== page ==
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First Report of Anthracnose of Crupina vulgaris Caused by a Colletotrichum sp. in Greece

October 2004 , Volume 88 , Number  10
Pages  1,161.2 - 1,161.2

D. K. Berner and F. M. Eskandari , Foreign Disease-Weed Science Research Unit, USDA/ARS, 1301 Ditto Avenue, Fort Detrick, MD 21702 ; A. Y. Rossman and M. C. Aime , Systematic Botany and Mycology Laboratory, USDA/ARS, Room 304, Building 011A, 10300 Baltimore Avenue, Beltsville, MD 20705-2350 ; and J. Kashefi , European Biological Control Laboratory, Thessaloniki, Greece

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Accepted for publication 6 July 2004.

Crupina vulgaris Cass. (common crupina, family Asteraceae), an introduced invasive weed in the northwestern United States, is a target of biological control efforts. During the spring of 2002, ≈30 wilting C. vulgaris plants were found along a road from Volos to Portaria, Greece (39°22′58″N, 22°59′27″E, elevation 446 m). Wilting plants had irregular, purple, necrotic lesions extending along the main stems and petioles. In the laboratory, diseased leaves were surface disinfested and placed on moist filter paper in petri dishes. Acervuli with setae typical of a Colletotrichum sp. were observed after 2 to 5 days. A fungal isolate, DB 02-030, was isolated from these diseased leaves. Stems and leaves of 12- and 16-week-old plants (12 plants of each age) were spray inoculated with an aqueous suspension of 2 × 106 conidia per ml from 14-day-old cultures of DB 02-030 grown on acidified potato dextrose agar (APDA). Inoculated plants were placed in a dew chamber at 18 to 21°C with continuous dew and 8 h of light per day for 48 h. Plants were moved to a greenhouse bench with 8 h of light per day and watered twice daily. Symptoms developed after 7 days on 16-week-old plants (33% symptomatic) and 14 days on 12-week-old plants (17% symptomatic). No symptoms developed on control plants. By 61 days after inoculation, 67% of plants inoculated at 16 weeks of age were dead and 50% of plants inoculated at 12 weeks of age were wilted. Koch's postulates were repeated with isolates from two other plants. Isolate DB 02-030 was reisolated three times from 10 of 10 symptomatic leaves, 4 of 4 stems with necrotic lesions, and 4 of 4 stems with leaves from wilted inoculated plants. Conidia germination on water agar was 95% at 18 to 21°C with light compared with 19% in darkness or at 23 to 26°C. C. vulgaris is an annual plant that emerges during early spring and reproduces only by seeds. As a cool-temperature aggressive pathogen, isolate DB 02-030 has the potential as a biological control agent to reduce seed production and stands of C. vulgaris. This isolate fits the morphology of Colletotrichum gloeosporioides according to Sutton (2). On APDA, conidia were formed after 4 days. Conidia were hyaline, straight, cylindrical, nonseptate, and 18 to 27 × 3 to 6 μm. Setae produced in acervuli were abundant, straight, narrow, and 75 to 210 μm long × 3 μm at the base. Appressoria in vitro were subglobose to clavate and 8 to 12 μm in diameter. Nucleotide sequences were obtained for the internal transcribed spacer (GenBank Accession No. AY539806) and 28S (GenBank Accession No. AY539807) rDNA genes of this isolate. Parsimony analyses (unpublished), with sequences from GenBank and 25 isolates from established culture collections, indicate the isolate on C. vulgaris belongs to a clade of taxonomically problematic Colletotrichum spp. that are only distantly related to other isolates of C. gloeosporioides. A culture of DB 02-030 has been deposited at the Centraalbureau voor Schimmelcultures as CBS 114801. A dried culture voucher specimen has been deposited with the U.S. National Fungus Collections (BPI 843682). To our knowledge, no species of Colletotrichum has been reported previously on any Crupina spp. (1).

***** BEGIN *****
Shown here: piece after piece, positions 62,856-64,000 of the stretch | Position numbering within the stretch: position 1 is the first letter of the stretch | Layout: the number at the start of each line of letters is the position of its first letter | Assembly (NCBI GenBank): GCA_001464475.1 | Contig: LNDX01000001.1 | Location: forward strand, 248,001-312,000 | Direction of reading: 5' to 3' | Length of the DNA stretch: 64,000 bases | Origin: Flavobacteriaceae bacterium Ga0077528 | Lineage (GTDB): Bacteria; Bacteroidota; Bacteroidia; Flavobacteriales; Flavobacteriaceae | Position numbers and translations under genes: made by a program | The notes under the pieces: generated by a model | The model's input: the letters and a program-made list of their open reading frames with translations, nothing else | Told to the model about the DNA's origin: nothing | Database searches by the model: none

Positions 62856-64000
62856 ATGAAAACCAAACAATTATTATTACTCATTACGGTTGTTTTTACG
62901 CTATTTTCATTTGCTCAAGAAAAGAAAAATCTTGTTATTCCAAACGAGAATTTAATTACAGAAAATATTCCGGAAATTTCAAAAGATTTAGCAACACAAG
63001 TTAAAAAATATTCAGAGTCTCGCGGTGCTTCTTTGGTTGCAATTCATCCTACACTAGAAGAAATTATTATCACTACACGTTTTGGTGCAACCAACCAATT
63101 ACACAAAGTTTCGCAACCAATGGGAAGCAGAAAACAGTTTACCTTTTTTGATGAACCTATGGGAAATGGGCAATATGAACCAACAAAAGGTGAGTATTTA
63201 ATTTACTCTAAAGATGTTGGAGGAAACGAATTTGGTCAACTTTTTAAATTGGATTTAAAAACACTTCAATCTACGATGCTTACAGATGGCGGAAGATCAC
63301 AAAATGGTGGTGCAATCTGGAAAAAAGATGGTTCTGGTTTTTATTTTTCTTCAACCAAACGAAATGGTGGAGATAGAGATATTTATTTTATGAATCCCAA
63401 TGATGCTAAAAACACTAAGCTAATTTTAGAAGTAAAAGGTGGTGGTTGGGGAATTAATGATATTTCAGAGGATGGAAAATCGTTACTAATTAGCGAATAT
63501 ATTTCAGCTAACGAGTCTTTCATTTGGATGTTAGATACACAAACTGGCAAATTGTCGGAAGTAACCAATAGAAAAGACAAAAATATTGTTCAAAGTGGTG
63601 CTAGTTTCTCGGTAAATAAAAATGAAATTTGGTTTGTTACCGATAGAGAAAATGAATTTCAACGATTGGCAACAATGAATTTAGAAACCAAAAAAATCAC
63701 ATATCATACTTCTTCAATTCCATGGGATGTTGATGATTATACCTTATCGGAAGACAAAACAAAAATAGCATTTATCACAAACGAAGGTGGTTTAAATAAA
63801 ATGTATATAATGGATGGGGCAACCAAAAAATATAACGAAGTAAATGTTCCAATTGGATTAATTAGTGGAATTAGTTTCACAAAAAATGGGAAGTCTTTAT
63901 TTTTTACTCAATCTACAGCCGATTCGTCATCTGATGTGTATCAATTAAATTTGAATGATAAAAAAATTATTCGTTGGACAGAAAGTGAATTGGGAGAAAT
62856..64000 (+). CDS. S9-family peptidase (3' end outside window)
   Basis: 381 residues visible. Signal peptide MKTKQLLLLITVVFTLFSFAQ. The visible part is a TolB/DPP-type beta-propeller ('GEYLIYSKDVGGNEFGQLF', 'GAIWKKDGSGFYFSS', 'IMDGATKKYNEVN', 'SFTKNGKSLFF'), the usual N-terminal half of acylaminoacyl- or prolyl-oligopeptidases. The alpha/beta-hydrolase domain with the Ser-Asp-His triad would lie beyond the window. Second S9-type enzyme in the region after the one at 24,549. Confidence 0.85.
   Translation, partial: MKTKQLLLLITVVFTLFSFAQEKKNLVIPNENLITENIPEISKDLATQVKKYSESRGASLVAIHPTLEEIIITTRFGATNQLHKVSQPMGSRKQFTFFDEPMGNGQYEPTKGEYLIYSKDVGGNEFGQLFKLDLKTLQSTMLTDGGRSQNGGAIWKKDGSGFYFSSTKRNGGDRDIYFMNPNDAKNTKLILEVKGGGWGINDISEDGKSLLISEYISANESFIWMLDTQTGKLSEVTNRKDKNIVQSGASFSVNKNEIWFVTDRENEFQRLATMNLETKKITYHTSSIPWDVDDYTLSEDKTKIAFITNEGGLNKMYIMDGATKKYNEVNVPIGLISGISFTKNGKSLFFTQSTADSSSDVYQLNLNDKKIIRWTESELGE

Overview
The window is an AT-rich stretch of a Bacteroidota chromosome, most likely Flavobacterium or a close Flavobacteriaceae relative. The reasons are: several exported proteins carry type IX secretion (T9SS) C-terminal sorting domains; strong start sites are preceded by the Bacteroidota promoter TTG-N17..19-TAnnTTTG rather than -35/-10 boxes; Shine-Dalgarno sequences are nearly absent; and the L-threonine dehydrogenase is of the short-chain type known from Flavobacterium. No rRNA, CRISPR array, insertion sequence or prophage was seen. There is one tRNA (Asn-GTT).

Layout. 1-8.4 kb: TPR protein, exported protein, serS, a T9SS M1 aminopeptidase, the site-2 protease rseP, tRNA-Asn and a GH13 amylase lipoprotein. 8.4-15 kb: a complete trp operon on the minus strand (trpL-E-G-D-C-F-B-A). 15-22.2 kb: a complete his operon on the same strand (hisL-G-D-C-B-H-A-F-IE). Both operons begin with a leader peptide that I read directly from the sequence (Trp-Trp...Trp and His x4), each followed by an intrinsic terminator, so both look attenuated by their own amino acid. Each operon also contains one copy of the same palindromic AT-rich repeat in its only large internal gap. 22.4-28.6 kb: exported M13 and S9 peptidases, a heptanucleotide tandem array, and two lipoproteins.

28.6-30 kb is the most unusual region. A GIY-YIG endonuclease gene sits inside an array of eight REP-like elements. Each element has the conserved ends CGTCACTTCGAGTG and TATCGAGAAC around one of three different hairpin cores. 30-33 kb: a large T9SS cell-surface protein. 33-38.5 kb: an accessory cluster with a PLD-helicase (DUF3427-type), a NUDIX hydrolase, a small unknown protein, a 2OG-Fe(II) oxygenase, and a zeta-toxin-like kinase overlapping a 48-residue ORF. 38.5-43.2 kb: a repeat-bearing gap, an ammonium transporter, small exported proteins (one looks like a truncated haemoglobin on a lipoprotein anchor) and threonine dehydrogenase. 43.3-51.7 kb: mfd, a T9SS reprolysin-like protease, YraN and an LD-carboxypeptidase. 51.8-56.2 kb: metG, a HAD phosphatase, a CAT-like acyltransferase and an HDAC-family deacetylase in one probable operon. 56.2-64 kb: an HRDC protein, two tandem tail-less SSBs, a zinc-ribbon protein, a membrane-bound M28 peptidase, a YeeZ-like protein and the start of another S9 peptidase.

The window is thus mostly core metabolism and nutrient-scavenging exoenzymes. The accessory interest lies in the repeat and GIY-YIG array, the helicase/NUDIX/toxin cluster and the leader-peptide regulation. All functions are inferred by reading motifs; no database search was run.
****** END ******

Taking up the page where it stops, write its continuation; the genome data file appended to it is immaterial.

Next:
References: (1) D. F. Farr et al. Fungal Databases. Systematic Botany and Mycology Laboratory, On-line publication. ARS, USDA, 2004. (2) B. C. Sutton. The Coelomycetes. CMI, Kew, Surrey, England, 1980.

© 2004 The American Phytopathological Society